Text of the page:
As more details have come to light in the days since FBI agents searched the former President’s private residence, officials in the current administration have grown more concerned about what Trump took and whether that information — some of which was found in a basement-level storage facility at Mar-a-Lago — could potentially jeopardise the sources and procedures of the US intelligence community.

White House officials have privately expressed grave alarm over the collection of sensitive documents that were delivered to former President Donald Trump’s property in Florida, including some that can only be examined in high-security federal buildings.

One senior administration source told CNN, “There is deep anxiety.”

According to a person with firsthand knowledge of the situation, intelligence agencies have also raised alarm about what Trump may have taken. Representatives of the intelligence community have recently discussed possible missing sensitive papers with the Justice Department, congressional intelligence committees, and the National Archives, the individual claimed.

White House officials have persistently refused to say anything about the situation, claiming that the Justice Department should speak out regarding the continuing probe. Officials claim that President Joe Biden has not been briefed on the criminal investigation and that news of it has reached the West Wing via media accounts.

Ron Klain, the White House chief of staff, argued that the President would keep his distance when questioned on Wednesday about whether Biden needed to be informed on the national security implications.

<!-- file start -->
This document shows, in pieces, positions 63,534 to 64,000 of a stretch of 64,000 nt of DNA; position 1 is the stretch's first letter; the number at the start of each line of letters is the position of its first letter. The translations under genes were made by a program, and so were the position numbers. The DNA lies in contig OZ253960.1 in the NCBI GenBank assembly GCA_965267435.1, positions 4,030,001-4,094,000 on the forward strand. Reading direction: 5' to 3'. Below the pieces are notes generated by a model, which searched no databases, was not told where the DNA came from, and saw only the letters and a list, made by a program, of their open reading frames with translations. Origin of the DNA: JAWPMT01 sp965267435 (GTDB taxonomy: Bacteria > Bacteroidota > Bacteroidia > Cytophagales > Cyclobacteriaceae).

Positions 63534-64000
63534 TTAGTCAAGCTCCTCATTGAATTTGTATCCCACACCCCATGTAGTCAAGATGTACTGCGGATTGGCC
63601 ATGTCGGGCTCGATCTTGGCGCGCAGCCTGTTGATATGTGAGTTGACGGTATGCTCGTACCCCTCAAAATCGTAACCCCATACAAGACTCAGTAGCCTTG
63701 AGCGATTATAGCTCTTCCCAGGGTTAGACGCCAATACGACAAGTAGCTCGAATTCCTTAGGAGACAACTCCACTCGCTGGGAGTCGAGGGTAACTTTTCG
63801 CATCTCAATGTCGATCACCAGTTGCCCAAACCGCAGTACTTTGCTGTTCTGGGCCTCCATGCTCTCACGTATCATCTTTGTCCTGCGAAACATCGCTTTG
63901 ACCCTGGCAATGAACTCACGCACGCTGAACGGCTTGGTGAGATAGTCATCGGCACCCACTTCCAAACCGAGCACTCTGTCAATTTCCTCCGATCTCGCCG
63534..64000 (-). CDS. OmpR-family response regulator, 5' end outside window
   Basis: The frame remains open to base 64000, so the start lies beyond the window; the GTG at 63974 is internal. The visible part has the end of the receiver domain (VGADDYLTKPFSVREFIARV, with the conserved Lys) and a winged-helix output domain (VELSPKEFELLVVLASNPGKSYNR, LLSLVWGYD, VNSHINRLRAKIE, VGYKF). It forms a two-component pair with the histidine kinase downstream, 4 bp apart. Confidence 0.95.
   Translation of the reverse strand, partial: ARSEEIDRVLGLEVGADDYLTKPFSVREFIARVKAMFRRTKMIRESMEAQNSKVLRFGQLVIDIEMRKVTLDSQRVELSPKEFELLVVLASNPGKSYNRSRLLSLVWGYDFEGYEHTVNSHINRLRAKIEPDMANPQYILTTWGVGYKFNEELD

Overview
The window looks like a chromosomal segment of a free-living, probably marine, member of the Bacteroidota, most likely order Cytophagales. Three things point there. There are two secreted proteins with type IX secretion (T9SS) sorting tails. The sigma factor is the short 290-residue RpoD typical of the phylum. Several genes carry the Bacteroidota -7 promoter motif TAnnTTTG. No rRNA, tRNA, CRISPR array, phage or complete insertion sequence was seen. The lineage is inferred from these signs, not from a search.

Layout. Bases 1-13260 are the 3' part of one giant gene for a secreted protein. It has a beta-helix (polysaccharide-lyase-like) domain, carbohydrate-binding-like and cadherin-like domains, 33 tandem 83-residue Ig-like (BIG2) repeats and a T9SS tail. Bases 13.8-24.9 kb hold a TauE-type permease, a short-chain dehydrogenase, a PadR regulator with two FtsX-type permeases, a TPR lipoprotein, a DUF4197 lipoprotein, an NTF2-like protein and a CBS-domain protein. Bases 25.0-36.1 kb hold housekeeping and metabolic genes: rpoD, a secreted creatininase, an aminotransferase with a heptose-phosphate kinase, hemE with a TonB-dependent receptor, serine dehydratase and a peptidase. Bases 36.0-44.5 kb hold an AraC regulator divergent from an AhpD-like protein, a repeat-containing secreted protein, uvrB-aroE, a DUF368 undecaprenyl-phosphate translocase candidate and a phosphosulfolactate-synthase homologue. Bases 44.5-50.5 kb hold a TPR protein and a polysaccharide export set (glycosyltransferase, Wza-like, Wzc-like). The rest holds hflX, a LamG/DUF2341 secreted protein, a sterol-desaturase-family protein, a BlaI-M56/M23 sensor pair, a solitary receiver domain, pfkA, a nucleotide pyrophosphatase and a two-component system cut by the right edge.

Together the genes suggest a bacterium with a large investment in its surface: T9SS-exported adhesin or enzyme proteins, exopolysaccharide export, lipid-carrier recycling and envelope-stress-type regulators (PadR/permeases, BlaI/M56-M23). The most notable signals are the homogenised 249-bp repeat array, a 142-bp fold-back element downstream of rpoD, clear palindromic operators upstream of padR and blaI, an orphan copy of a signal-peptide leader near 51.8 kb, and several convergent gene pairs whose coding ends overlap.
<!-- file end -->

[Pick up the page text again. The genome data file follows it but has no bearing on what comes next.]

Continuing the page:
As he explained to CNN’s Don Lemon, “Joe Biden won the presidency in part because he pledged to refrain from interfering politically with the Justice Department’s efforts to uphold our laws, as his predecessor did in investigations being conducted by that agency.

Without knowing exactly what was seized from Mar-a-Lago, authorities have voiced internal worries about whether the material could harm the country’s spy agencies by jeopardising the methods by which officials gather intelligence. There have also been debates over the potential diplomatic repercussions, including the possibility that the data discovered at Mar-a-Lago could lead to hostilities with allies.

According to records that a judge unsealed last week, the Justice Department removed 11 sets of secret documents from Trump’s residence. One of the highest levels of classification, “top secret/SCI,” was used to mark some of the retrieved materials, according to the inventory. The FBI’s discovery of information about French President Emmanuel Macron has also caused some alarm inside the White House.

The French Embassy in Washington declined to comment on whether they had discussed the material with the White House. Additionally, the White House refuses to address internal worries regarding the secret information brought to Mar-a-Lago.

Concerns regarding Trump’s handling of sensitive information have already been voiced by Biden while serving as president. Early in his presidency, he took the unprecedented step of denying Trump access to intelligence briefings, a privilege historically accorded to all prior presidents.

What use serves providing him with an intelligence briefing? In a February 2021 interview with CBS News, Biden stated. Apart from the possibility that he might stumble and say anything, what effect does he have at all?

Aides to Biden have previously questioned whether Trump may disclose sensitive or secret information he acquired while serving as president in speeches or interviews, which are frequently given on the spot.